Exhibition News

Patrick Freddy Puruntatameri at Alcaston Gallery, 2006.

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Published Thursday, 30 March 2006

In March this year (2006) Alcaston Gallery invited Patrick Freddy Puruntatameri to discuss his recent works in the exhibition Pukumani Pole Sculpture, Alcaston Gallery, Melbourne. Patrick was in Melbourne to demonstrate his sculpting technique at the Melbourne Museum as one of the artists participating in the Carve exhibition.

Patrick Freddy Puruntatameri was born in 1972 on Melville Island, which lies north of Darwin in the Arafura Sea. He is the son of Paddy Freddie Puruntatameri (now deceased) and the brother of Matthew and Deliah Puruntatameri, all of whom are accomplished artists.

Birds are a common image and theme, stemming from their belief system - they are considered messengers from the spirit world.

The rough outline of his sculptures is done with a chainsaw and then he uses various chisels to carve the detail and smooth it out. But, as the carvings are from a single log of ironbark the work is long and laborious - it can take two or three months to complete a large sculpture. The difficulty in carving the ironbark means that the sculptures are not ornately carved – however, the more collectible sculptures are intricately painted with the artist’s interpretation of their clan design – a geometric pattern that originated with body painting. Traditionally, artists used a softer bloodwood for their ceremonial poles which could quickly decompose back into the bush.

The Pukumani ceremony is a funereal ritual that invokes the production of tutini, parmagini (armbands) and tungas. The family of the deceased commission artists to create the sculptural poles. Patrick is one such artist.

Patrick uses a wooden comb (a pwata) to apply a line of dots to the ochre or black painted over the sculpture once he has finished carving rather than applying each individual dot. The sculptures are not simply made for the art market - there is a long tradition of carvers being commissioned to create carved poles for funereal cermonies. The funereal poles (tutini) are forked at the top to enable the bark baskets (tungas) to be turned upside down (representing the end of life) high above the ground. The sculptured poles are also used as part of the ceremony.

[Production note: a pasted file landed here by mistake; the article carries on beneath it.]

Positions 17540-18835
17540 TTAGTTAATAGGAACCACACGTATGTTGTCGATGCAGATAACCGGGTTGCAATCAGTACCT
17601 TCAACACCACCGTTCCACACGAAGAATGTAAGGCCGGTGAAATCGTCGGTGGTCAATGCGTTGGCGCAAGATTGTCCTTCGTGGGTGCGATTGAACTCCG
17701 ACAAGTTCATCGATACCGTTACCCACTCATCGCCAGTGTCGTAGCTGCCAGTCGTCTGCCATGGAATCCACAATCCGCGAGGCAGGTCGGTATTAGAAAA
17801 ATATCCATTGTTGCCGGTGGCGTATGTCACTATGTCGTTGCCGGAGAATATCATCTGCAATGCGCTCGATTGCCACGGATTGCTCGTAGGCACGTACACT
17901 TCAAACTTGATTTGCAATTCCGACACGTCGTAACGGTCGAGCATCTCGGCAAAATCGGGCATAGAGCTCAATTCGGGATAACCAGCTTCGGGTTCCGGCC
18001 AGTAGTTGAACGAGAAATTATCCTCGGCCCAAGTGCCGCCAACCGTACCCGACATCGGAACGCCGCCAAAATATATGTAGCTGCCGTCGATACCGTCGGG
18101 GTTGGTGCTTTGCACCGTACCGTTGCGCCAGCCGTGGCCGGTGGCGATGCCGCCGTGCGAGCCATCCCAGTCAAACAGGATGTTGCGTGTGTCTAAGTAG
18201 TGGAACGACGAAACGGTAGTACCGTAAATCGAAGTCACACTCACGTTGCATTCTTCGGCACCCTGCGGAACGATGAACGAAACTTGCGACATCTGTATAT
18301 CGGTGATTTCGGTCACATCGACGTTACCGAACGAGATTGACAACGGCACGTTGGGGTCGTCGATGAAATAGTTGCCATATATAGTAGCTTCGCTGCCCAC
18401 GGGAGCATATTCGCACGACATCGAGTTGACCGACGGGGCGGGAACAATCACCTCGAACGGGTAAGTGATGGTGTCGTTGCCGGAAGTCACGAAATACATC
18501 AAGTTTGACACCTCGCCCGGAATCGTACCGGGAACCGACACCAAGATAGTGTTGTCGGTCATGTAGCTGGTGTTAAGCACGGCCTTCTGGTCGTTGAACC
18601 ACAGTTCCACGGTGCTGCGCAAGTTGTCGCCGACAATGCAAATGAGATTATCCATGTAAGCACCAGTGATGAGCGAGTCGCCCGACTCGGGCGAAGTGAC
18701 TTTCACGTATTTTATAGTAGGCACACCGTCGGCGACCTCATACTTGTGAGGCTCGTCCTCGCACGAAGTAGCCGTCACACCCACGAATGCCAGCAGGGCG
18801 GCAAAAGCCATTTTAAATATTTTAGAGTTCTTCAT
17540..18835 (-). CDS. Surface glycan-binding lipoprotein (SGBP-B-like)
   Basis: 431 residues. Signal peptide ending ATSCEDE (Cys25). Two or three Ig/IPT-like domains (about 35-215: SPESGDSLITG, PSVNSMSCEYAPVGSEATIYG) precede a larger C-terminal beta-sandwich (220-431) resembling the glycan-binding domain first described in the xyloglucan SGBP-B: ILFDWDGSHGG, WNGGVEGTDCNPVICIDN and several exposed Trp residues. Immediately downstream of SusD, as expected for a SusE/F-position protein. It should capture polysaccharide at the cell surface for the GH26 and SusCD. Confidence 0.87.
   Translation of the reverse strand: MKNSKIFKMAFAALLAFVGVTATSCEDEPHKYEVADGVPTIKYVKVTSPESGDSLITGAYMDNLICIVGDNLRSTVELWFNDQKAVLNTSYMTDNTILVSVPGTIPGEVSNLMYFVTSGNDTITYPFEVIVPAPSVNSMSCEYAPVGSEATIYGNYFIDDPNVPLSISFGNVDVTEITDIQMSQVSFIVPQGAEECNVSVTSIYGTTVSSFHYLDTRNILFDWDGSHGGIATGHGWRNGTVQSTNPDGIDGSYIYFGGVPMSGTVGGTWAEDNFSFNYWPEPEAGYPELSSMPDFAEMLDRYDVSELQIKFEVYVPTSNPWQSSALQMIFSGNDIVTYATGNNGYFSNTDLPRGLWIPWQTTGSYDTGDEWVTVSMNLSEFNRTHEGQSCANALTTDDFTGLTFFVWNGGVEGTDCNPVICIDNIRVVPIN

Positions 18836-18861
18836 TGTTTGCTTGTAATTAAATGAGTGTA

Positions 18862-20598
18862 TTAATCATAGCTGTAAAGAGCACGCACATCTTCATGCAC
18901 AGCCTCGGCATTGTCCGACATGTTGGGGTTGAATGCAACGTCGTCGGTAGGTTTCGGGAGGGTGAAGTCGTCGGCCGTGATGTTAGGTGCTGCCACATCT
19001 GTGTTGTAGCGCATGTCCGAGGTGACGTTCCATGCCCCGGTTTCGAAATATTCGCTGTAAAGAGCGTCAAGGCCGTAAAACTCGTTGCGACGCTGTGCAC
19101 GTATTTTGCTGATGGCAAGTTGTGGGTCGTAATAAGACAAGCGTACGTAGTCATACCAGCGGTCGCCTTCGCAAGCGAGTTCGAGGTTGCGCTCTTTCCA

The Pukumani ceremony is a funereal ritual that invokes the production of tutini, parmagini (armbands) and tungas. The family of the deceased commission artists to create the sculptural poles. Patrick is one such artist.

The artist comes from a long line of sculptors that have made traditional poles for the social requirements of their community - he extends that traditional style into a commercial space so that it reaches a broader audience as well as for commercial reasons. The sculptures on display could happily live inside or outdoors – ironbark is an extremely durable wood although it would be a shame to gradually loose the painted surface to the weather. The patterning on Patrick's carvings is bold, unique and decorative. The Melville Island artists have to travel for a number of hours to the particular location on the island where they can replenish their supplies of the white and yellow ochre.

The sculptures are not heavily decorated nor are they elaborately carved, however they have a presence and are the product of a great deal of labour.

From left to right by Patrick Freddy Puruntatameri,
  • Tokwampini, the bird, 2005, Natural ochres on ironwood. Tokwampini is the messenger in the pukumani mythology.
  • Tutini - Pukumani Pole, 2005, natural ochres on ironwood.
  • Tjurukukuni, the owl who acted as messenger for the Tiwi lovers Wai-ai and Taparra. Tjurukukuni (Owl), 2005, Natural ochres on ironwood.
Tokwampini by Patrick Freddy Puruntatameri @ Alcaston 2006 Tutini by Patrick Freddy Puruntatameri @ Alcaston 2006 Tjurukukuni by Patrick Freddy Puruntatameri @ Alcaston 2006
Interested readers might wish to refer to the following articles at Artbank
and Alcaston Gallery.

By Martin Shub, 2006.

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